Today we’re excited to bring you another build from our favorite Englishman, Darren Carter, the man behind the BSA Thunderbolt Hill Climber that drew so much positive attention. The Z650, marketing in the US and Canada as the KZ650, was known as the “Son of the Z1.” It was produced from 1976 to 1983, a bike intend to combine the agility of a 500 with the power of a 750. Weight was 465 pounds (dry), and the inline four produced 64 (claimed) horsepower.
The Z/KZ650 has become a popular platform for custom builds, including this KZ650 brat tracker we love, but we haven’t seen anything quite like Darren’s build before now. We love the blend of old and new: the original paint paired with ultra-slick swing-arm and underseat exhaust, and those high double four-inch headlights have us thinking of Hoover from Bloodrunners, the comic that helped start the streetfighter genre. That said, our man Darren eschews such label-placing. To him, this is simply a Z650 Custom.
Kawasaki Z650 Build: A Cautionary Tale of Not Planning a Custom Build!
This is a tale of a good idea that became a bit of saga in the long ago days before “ e-bay”, when mates, breakers and classified adds were the main parts sources.
I first bought the bike, my second z650 in about 1988. (The first, to my eternal shame, got chopped into a stretched drag style low rider and then shortened back to the late eighties style peanut tank bobber and was sold as an unfinished project.) This, the second, arrived as a “normal” modded z650. You know: gloss black, cast wheels, 2-4 seat, 4 into 1 etc.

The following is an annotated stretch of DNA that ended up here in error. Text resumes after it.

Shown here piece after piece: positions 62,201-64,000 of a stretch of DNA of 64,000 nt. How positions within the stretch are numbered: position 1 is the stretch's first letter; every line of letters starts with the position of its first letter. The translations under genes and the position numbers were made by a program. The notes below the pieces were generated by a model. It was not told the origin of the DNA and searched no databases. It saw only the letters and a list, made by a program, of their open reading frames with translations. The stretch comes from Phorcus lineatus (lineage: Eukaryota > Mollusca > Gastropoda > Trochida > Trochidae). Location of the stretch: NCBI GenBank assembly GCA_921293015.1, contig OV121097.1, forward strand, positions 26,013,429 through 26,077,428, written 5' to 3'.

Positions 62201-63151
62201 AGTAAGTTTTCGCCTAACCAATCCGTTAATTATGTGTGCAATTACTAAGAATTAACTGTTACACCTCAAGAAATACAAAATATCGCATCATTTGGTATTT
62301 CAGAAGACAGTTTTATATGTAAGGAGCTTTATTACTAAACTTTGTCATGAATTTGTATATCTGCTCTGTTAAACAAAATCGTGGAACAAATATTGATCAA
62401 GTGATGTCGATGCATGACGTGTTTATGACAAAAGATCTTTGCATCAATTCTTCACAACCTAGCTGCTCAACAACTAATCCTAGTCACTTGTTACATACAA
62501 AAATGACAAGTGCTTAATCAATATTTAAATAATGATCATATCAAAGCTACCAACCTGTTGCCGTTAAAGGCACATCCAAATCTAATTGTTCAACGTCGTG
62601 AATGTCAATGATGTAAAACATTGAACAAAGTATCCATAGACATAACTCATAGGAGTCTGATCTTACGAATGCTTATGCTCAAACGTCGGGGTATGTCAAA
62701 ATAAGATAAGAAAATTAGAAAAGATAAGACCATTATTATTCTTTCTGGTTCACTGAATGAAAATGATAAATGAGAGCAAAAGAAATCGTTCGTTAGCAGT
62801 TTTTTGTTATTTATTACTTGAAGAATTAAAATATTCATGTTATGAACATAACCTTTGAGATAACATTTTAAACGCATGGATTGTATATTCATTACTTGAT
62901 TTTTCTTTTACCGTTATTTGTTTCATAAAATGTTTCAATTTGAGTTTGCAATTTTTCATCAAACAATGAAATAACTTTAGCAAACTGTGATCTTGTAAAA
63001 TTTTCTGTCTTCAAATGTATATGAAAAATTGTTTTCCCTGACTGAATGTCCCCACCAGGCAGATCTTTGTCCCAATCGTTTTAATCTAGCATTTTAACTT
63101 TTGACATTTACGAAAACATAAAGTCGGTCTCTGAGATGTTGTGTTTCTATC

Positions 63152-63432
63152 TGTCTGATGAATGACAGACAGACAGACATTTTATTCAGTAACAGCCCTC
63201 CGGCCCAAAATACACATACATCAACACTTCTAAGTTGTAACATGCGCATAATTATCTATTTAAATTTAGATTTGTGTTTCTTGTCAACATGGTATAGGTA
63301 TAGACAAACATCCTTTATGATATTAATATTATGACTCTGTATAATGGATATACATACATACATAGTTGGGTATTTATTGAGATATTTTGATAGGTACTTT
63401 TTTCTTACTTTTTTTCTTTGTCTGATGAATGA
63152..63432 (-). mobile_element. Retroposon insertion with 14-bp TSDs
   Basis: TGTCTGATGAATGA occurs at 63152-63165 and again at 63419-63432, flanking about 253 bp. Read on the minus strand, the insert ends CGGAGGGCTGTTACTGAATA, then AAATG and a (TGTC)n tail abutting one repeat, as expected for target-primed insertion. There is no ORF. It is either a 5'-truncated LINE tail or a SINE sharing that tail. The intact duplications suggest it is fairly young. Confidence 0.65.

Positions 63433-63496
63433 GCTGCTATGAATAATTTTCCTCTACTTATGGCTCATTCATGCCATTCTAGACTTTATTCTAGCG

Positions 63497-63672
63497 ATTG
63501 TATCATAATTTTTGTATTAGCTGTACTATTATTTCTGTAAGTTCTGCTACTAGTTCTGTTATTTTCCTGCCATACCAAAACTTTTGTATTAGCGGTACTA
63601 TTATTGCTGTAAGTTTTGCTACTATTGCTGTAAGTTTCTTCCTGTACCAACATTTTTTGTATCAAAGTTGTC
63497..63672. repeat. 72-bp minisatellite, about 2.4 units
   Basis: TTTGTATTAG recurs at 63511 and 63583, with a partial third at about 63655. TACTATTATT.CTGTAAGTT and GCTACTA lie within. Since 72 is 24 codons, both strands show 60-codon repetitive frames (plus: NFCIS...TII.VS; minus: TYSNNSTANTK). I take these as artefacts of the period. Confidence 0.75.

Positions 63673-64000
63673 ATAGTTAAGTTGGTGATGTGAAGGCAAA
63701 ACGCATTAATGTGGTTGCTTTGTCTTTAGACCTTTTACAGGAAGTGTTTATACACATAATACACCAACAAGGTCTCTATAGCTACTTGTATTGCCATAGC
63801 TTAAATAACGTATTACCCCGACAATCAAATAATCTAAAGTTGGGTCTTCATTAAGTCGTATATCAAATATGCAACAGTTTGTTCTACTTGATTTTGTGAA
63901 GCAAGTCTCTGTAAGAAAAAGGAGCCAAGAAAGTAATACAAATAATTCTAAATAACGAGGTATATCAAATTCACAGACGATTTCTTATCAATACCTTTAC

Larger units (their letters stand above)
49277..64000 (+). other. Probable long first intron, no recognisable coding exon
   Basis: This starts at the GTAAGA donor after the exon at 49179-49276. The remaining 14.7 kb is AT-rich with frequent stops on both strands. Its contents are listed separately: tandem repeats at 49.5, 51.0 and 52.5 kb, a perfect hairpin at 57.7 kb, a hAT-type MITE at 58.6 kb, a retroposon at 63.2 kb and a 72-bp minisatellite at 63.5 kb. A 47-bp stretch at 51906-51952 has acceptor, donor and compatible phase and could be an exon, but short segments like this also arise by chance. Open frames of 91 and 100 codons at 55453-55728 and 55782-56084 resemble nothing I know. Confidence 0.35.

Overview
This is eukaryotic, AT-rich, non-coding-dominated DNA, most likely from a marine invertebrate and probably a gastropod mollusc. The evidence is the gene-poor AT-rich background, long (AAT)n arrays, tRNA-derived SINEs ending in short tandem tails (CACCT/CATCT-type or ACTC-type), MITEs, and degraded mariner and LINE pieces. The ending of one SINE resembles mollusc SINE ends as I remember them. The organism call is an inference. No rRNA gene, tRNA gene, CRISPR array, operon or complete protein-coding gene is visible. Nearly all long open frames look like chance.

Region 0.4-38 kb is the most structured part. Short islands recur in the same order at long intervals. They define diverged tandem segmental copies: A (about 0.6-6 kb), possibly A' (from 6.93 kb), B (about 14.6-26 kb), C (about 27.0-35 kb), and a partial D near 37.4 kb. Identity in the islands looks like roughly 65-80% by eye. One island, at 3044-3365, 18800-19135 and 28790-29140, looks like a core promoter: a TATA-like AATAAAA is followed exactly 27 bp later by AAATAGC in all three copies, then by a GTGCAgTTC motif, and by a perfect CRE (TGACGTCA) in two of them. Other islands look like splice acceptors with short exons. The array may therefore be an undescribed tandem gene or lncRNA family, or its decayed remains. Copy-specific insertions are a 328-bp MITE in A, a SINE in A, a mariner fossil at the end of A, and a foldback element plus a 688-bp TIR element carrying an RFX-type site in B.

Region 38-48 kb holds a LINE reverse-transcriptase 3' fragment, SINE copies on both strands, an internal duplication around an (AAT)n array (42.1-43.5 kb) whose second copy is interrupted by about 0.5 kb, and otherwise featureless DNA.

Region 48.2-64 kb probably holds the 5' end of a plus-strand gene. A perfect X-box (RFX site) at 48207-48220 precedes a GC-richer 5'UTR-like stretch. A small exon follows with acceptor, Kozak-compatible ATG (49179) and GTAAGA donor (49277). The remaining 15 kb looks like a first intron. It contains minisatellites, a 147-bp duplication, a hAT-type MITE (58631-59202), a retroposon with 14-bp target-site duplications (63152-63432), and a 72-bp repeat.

I then sold it–can’t remember why–to a mate, only to buy it back some months later, as he hadn’t got a licence and wasn’t planning to get one! I rode it happily, commuting, trips to family in the midlands, days out, etc, for about 5 years, until a house move spent all my money and the bike was put to bed at the back of the shed. I was determined to keep it until things became more “comfortable.” I have seen too many people sell bikes at the first hint of a problem or to deal with a problem, only to deeply regret it when said problem has been dealt with or gone away.
During this dormant period, and I remember the day quite clearly as the bike wouldn’t start when I wanted it to, is when the changes started…and because I hadn’t really planned a custom bike to the extent it has turned out to be, one thing just led to another!